New York City began implementing its Covid vaccine mandate for city workers on Monday, and around 9,000 workers who refused to be vaccinated have been placed on unpaid leave.
Mayor Bill de Blasio said on Monday that the vaccination rate for city workers continued to rise, reaching 91%, and the city was functioning well despite the absences.
“We are not seeing any disruption in city services,” he said, before urging workers to get vaccinated and return to work.
City officials said they were facing the reduction in the number of workers without a significant slowdown in city services. With measures such as mixing firefighters between companies and lengthening the working day of sanitation workers, city agencies have stepped up coverage.
Unvaccinated municipal workers without an approved medical or religious exemption – or a pending request for one – were placed on unpaid leave.
The number of workers vaccinated at city agencies has increased in recent days, including the New York Police Department, where 85% of employees were vaccinated on Monday, up from 70% when the warrant was announced.
Police Commissioner Dermot Shea said on Monday that putting unvaccinated officers on unpaid leave had “literally no effect on service at this point.”
The city has a total of about 378,000 workers; about 6 percent are still unvaccinated, including those put on unpaid leave and about 12,000 workers who have requested medical or religious exemptions. Those requesting exemptions are allowed to continue working, while being tested weekly, until their case is decided.
At the New York Police Department, officials recently estimated that up to 2,500 employees could be put on leave on Monday as the department begins enforcing the vaccination mandate, according to a senior official, who added that the number was declining. because some of the staff were getting vaccinated at the last minute.
The police department, which has around 36,000 uniformed officers and 19,000 civilian employees, believed it could handle absences without taking measures such as canceling days off and moving to 12-hour shifts. said the official, who was not authorized to speak in public. .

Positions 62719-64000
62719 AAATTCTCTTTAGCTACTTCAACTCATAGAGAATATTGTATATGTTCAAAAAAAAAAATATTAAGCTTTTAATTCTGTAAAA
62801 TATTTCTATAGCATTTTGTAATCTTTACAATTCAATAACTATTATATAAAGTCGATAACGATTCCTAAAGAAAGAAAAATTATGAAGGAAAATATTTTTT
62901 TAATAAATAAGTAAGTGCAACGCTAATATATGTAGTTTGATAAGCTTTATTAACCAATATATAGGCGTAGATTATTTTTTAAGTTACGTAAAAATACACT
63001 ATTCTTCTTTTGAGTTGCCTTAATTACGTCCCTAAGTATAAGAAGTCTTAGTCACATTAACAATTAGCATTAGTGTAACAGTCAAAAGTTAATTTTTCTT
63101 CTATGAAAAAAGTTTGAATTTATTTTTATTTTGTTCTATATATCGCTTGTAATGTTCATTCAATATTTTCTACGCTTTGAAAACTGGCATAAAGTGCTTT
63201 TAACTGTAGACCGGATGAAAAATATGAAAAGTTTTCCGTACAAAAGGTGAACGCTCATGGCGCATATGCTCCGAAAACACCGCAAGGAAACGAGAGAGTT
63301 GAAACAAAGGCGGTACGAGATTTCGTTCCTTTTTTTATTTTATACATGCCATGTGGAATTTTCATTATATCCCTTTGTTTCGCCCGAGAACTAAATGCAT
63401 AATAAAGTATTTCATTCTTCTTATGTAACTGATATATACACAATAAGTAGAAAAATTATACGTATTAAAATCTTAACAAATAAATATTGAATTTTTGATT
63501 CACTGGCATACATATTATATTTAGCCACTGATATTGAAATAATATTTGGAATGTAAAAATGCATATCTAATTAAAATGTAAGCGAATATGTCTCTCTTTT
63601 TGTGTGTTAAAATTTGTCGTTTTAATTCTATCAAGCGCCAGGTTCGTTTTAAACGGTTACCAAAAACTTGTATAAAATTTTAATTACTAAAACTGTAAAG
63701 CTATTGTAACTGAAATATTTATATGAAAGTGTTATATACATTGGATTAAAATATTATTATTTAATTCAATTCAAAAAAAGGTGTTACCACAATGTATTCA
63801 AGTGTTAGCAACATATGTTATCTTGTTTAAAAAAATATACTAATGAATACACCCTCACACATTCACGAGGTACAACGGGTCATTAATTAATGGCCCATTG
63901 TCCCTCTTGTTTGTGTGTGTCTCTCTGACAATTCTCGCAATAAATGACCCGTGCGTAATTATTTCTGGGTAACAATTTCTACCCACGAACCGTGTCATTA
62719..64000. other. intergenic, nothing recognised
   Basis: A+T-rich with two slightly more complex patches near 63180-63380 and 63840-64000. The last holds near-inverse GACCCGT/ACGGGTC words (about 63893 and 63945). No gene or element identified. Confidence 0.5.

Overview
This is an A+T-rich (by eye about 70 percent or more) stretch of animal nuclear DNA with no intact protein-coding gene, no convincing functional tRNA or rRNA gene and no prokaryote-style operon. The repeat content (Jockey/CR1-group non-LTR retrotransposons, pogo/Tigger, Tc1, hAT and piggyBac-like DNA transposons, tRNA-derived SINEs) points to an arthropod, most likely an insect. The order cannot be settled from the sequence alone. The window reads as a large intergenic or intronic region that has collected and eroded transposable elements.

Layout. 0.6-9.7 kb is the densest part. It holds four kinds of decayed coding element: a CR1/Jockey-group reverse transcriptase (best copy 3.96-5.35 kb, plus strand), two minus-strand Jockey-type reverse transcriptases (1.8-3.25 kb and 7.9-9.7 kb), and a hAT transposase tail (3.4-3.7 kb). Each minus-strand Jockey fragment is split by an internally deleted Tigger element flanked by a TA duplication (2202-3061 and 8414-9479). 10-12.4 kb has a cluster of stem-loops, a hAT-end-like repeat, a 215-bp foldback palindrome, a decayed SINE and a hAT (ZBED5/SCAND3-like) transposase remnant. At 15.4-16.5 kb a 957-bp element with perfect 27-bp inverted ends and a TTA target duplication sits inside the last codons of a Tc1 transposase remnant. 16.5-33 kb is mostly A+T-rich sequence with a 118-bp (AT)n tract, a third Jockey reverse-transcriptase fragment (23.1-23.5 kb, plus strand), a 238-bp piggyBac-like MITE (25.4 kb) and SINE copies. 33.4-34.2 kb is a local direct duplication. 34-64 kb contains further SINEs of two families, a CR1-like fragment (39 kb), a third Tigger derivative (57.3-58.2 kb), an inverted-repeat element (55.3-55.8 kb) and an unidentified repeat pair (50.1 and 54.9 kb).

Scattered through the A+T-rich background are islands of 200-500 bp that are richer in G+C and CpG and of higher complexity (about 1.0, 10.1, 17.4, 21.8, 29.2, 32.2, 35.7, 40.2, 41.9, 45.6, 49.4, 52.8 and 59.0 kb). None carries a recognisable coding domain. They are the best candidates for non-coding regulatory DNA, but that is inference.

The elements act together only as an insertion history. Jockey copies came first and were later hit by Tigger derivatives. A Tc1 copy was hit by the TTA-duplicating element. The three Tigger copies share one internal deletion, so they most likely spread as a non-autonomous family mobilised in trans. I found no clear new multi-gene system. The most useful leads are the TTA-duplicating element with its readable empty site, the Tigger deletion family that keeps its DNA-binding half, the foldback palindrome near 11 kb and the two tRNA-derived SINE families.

The sanitation department put workers on 12-hour shifts and told many to plan to come on Sunday.
The vaccine’s mandate has been particularly controversial within the tight-knit fire department. More than 2,000 New York City firefighters – out of a total uniformed force of around 11,000 – have taken sick leave over the past week in what city officials describe as a large-scale protest. ladder against warrant.
“The irresponsible bogus sick leave of some of our members creates danger for New Yorkers and their fellow firefighters,” Fire Marshal Daniel A. Nigro said in a statement. He attributed the increase in sick leave to “anger at the vaccine mandate.”
The staff shortage has put a strain on the firefighters’ operations. The department said all of its fire stations remained open, but maintaining coverage throughout the city required moving staff to replenish the fire companies.
Andrew Ansbro, president of the Uniformed Firefighters Association, the union that represents grassroots firefighters, said there had been no organized illness. But hundreds of firefighters were feeling the side effects of the vaccine doses and were too sick to work, Ansbro said in a telephone interview on Sunday morning. “Hundreds of guys have flu-like symptoms, because that’s what the vaccine does to people,” Ansbro said.
The number of employees with approved – or pending – exemptions is unclear. But it could be that the number of people placed on unpaid leave on Monday will be relatively small compared to the number of people on leave in the days to come – if these exemption requests were mainly rejected.
The police department, for example, has received exemption requests for some 6,500 officers, according to the official. Over the next two weeks, the department is expected to decide most of these cases, the official said, adding that a large chunk of the claims would most likely be denied.